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*Thomas Dalton was born on this date in 1794. He was a free Black abolitionist and education advocate.
Thomas Dalton was born in Gloucester, Massachusetts. His father was Thomas Dalton. Thomas Dalton married Patience Young in 1818. She died in 1832. In his second marriage, Dalton married Lucy Lew Francis in 1834. Dalton worked as a bootblack, waiter, tailor, and clothing store owner at various times. His "prosperous" clothing store was on Brattle Street. Dalton was one of the marshals of the 1820 annual "African celebration," so named by newspapers, of the ending of the African slave trade by the United States and Great Britain. This was an important annual event that began about 1808, with participation from prominent black community leaders.
In 1823, Dalton worked as a bootblack and lived on Botolph Street, Boston. He purchased land from the Thomas Paul estate and was one of the more successful blacks living in Boston's West End (Charlestown) before the American Civil War. Dalton was a trustee of the African Methodist Episcopal Zion Church in Boston, and he and his wife strongly believed that integrating schools and improving education for the colored children of Boston was the best avenue "to remove the prejudice which exists against the people of color." In the spring of 1833, the year before they were married, Thomas Dalton and Lucy Lew Francis were among a small group of women and men who formed the Boston Mutual Lyceum on West Central Street to sponsor educational lectures for the colored citizens of the Boston area. He was treasurer, and his wife was one of the managers.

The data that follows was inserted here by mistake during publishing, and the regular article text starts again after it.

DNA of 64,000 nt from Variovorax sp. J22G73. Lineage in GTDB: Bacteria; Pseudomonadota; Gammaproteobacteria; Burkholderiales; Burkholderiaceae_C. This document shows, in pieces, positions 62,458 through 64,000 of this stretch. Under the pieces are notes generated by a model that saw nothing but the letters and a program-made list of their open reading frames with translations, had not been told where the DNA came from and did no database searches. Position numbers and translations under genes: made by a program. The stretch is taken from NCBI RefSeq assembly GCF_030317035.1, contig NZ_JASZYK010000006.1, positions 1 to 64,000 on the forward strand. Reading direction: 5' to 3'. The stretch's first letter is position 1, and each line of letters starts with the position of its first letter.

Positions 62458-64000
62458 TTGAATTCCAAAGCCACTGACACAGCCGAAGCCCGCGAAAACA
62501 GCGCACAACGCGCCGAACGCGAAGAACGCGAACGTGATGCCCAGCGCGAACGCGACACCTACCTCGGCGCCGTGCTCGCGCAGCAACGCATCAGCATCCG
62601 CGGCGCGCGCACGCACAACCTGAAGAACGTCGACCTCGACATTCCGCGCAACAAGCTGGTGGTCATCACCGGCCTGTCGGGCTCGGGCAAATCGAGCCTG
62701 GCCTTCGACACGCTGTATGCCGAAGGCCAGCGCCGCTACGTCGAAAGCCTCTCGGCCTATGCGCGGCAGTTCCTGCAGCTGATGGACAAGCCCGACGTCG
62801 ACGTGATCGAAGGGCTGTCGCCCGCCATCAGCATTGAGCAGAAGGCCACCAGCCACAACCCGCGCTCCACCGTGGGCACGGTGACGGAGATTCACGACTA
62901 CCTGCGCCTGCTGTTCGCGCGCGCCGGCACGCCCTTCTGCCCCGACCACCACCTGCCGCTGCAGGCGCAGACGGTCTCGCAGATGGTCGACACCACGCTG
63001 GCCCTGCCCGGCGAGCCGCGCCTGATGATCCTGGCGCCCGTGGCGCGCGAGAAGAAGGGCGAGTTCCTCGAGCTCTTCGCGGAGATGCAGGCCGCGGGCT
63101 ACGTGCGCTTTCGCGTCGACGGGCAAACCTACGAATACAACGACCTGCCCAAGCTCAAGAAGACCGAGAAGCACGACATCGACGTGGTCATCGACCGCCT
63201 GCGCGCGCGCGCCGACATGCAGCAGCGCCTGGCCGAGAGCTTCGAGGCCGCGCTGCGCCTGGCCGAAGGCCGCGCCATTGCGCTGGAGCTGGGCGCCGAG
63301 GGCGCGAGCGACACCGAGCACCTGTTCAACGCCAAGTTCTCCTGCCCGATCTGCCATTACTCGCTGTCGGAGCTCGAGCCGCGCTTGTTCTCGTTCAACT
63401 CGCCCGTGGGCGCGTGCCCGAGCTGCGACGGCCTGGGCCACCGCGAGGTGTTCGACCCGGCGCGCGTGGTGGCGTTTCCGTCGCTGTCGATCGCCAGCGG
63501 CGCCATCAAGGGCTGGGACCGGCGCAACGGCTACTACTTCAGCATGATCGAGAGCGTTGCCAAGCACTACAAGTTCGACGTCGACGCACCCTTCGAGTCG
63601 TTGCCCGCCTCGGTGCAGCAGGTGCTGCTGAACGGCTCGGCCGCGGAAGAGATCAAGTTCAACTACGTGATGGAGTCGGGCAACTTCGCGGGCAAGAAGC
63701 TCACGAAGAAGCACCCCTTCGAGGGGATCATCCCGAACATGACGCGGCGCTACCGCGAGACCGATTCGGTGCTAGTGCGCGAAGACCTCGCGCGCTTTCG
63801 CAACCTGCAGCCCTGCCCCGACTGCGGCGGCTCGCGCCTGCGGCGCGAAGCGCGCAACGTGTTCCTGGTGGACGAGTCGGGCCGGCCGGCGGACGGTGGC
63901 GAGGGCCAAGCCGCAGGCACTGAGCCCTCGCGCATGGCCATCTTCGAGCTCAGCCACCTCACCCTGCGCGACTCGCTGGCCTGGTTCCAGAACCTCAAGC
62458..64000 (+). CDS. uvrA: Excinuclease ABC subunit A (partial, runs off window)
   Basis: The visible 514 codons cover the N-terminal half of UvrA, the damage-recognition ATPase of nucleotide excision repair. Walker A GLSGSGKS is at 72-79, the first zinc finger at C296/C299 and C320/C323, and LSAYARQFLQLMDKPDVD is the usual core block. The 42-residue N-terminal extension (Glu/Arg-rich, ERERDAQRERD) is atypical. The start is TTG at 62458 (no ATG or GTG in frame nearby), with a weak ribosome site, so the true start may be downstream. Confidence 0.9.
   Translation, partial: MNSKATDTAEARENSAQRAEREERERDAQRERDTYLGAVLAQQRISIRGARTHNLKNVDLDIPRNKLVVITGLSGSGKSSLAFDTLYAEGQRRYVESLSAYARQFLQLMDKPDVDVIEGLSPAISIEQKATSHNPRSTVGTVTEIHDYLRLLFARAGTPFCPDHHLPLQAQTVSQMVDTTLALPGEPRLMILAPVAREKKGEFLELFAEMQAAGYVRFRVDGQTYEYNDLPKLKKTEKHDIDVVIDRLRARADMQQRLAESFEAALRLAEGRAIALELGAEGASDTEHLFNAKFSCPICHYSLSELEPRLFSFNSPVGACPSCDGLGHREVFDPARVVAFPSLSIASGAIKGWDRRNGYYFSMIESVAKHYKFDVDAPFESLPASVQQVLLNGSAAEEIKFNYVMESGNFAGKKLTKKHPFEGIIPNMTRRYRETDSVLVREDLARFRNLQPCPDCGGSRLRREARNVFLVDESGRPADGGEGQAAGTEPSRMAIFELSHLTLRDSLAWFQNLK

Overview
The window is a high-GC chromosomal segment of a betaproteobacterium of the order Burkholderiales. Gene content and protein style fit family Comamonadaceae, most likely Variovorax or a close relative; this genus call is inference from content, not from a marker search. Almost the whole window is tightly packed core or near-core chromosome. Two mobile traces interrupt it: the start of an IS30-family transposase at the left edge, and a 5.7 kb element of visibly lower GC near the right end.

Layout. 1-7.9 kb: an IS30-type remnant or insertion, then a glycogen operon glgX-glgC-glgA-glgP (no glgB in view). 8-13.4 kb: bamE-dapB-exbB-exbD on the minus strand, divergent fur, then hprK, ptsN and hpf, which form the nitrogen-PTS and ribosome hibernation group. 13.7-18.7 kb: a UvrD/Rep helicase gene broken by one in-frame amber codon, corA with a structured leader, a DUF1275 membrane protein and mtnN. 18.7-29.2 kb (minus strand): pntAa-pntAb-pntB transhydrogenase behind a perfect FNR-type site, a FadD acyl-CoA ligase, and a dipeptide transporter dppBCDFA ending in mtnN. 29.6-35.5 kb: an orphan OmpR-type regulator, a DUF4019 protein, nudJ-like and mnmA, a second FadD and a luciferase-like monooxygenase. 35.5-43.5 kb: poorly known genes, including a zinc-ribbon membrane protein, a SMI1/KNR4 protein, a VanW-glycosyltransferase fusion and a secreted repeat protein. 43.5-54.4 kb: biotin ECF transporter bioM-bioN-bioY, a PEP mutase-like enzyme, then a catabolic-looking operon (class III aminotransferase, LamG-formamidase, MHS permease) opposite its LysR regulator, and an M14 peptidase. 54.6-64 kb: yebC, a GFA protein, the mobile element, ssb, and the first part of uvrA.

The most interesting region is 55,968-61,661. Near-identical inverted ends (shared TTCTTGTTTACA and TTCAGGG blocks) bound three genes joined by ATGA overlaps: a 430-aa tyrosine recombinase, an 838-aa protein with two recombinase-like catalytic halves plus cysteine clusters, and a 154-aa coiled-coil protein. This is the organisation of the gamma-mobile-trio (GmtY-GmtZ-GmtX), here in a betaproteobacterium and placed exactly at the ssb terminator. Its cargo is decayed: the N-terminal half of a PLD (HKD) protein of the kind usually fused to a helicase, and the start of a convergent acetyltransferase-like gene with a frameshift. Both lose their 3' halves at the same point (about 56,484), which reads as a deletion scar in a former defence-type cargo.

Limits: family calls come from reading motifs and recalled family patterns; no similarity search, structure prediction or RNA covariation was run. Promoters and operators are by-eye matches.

He joined the Prince Hall Freemasonry Lodge in 1825 to build a network that could improve the lives of African Americans. David Walker, Dalton, and other members of Prince Hall Lodge met in 1826. He established the Massachusetts General Colored Association "to promote the welfare of the race by working for the destruction of slavery." In January 1833, he led a successful petition for the Massachusetts General Colored Association to join the New England Anti-Slavery Society. Together they organized Anti-Slavery conventions and speaking programs throughout New England. Dalton, Charles V. Caples, and George Washington founded the "Infant School Association," which was approved on February 20, 1836, by the governor of Massachusetts. The organization's purpose was "receiving and educating children of color preparatory to their entering higher schools," setting up a kind of kindergarten. The act is chapter 9 of the 1836 state statutes.
The efforts to create a separate but equal school system in Boston failed. In the mid-1840s, through successful lawsuits, the towns of Nantucket and Salem were forced to integrate their schools. Dalton led other citizens in a renewed effort to gain access for their children to the white public schools of Boston. Together with William Cooper Nell and attorney Robert Morris, they sent petitions imploring the Boston School Committee: "It is very hard to retain self-respect if we see ourselves set apart and avoided as a degraded race by others. Do not say to our children that however well-behaved their very presence is in a public school is contamination to your children."
They said that black schools were not providing the same level of education as the multiple forms of white schools, including "primary, grammar, Latin and high schools." Lucy Lew Dalton died on April 12, 1865. At the time of her death, the couple was living at 29 South Russell Street. Thomas Dalton died on August 30, 1883. He left an estate of $50,000 to his three nieces.